When designing and evaluating technology in HCI research, the increasing complexity and ubiquity of technological artifacts is combined with the emerging need to take entire sociotechnical systems into account. Methodologies for collecting, combining, and analyzing data are also increasing in maturity. For example, the use of both quantitative and qualitative usage behavior data (i.e., mixed methods) is becoming more common in real-life field deployment studies.
One area where we can observe this development is ambient display research. Here, research questions have started to arise that can only be meaningfully investigated in the field. These questions encompass topics such as user behavior (e.g., walking paths, interaction phases), user experience, acceptance (e.g., with respect to privacy or data protection), and the social impact of new technologies. In investigating these questions, the ecological validity of the collected data is crucial, i.e., whether data was collected in a realistic environment reflecting authentic usage behavior.
A recent trend is to augment and automate the processes of data collection and analysis using optical sensors (e.g., 3D cameras). Such research finds motivation in learning more about the spatial, temporal, and social behavior of users. Questions revolve around, for example, the impact of the presence of interactive systems on user walking paths, or how different interaction techniques attract potential users.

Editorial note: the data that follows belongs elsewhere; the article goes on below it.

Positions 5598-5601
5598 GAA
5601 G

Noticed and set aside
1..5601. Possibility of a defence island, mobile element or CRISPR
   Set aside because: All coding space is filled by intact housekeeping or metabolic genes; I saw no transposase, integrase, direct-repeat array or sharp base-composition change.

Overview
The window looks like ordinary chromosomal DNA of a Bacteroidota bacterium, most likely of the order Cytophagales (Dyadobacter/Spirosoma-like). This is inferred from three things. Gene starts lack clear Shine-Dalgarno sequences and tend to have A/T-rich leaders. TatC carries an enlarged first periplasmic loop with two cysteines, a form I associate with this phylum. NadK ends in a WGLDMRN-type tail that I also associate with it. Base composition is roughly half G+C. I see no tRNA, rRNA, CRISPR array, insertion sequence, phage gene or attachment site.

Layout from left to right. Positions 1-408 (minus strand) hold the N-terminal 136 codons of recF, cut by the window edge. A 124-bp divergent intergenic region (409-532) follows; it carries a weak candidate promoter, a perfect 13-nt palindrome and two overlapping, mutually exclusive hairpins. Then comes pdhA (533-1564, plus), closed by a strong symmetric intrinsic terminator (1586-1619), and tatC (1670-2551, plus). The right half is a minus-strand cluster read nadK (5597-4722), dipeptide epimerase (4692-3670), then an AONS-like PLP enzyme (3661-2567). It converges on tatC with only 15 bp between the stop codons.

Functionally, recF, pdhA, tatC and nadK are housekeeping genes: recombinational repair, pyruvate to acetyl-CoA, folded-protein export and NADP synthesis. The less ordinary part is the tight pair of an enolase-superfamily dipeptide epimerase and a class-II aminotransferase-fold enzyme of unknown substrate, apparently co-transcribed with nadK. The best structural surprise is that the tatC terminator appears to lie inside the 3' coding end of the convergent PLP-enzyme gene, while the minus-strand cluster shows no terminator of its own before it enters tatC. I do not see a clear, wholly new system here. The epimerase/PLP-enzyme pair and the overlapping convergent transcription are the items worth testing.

Long-term sensor data complements system interaction logs and makes passive as well as active use explicit. However, such methods have yet to prove their applicability in long-term field deployment studies. Methods need to be developed to integrate their data into an overarching research design.
Discussion in the workshop will be conducted in the context of two fundamental questions: (1) What is the current state of the art in automated data processing for evaluation in HCI field deployment studies? (2) How does this knowledge need to be advanced practically (e.g., development of new tools) and methodologically (e.g., introduction of new means for data analysis)?